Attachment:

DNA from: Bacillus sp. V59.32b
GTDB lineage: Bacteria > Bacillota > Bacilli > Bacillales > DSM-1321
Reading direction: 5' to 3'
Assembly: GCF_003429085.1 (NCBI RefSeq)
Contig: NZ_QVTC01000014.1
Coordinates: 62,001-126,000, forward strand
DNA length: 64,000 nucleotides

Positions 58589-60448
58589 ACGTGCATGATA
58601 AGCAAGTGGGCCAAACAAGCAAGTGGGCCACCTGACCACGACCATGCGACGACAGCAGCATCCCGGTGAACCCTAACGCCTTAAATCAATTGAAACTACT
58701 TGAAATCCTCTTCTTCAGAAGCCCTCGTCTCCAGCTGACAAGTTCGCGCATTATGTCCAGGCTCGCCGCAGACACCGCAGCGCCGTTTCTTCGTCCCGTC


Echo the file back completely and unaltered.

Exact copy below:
DNA from: Bacillus sp. V59.32b
GTDB lineage: Bacteria > Bacillota > Bacilli > Bacillales > DSM-1321
Reading direction: 5' to 3'
Assembly: GCF_003429085.1 (NCBI RefSeq)
Contig: NZ_QVTC01000014.1
Coordinates: 62,001-126,000, forward strand
DNA length: 64,000 nucleotides

Positions 58589-60448
58589 ACGTGCATGATA
58601 AGCAAGTGGGCCAAACAAGCAAGTGGGCCACCTGACCACGACCATGCGACGACAGCAGCATCCCGGTGAACCCTAACGCCTTAAATCAATTGAAACTACT
58701 TGAAATCCTCTTCTTCAGAAGCCCTCGTCTCCAGCTGACAAGTTCGCGCATTATGTCCAGGCTCGCCGCAGACACCGCAGCGCCGTTTCTTCGTCCCGTC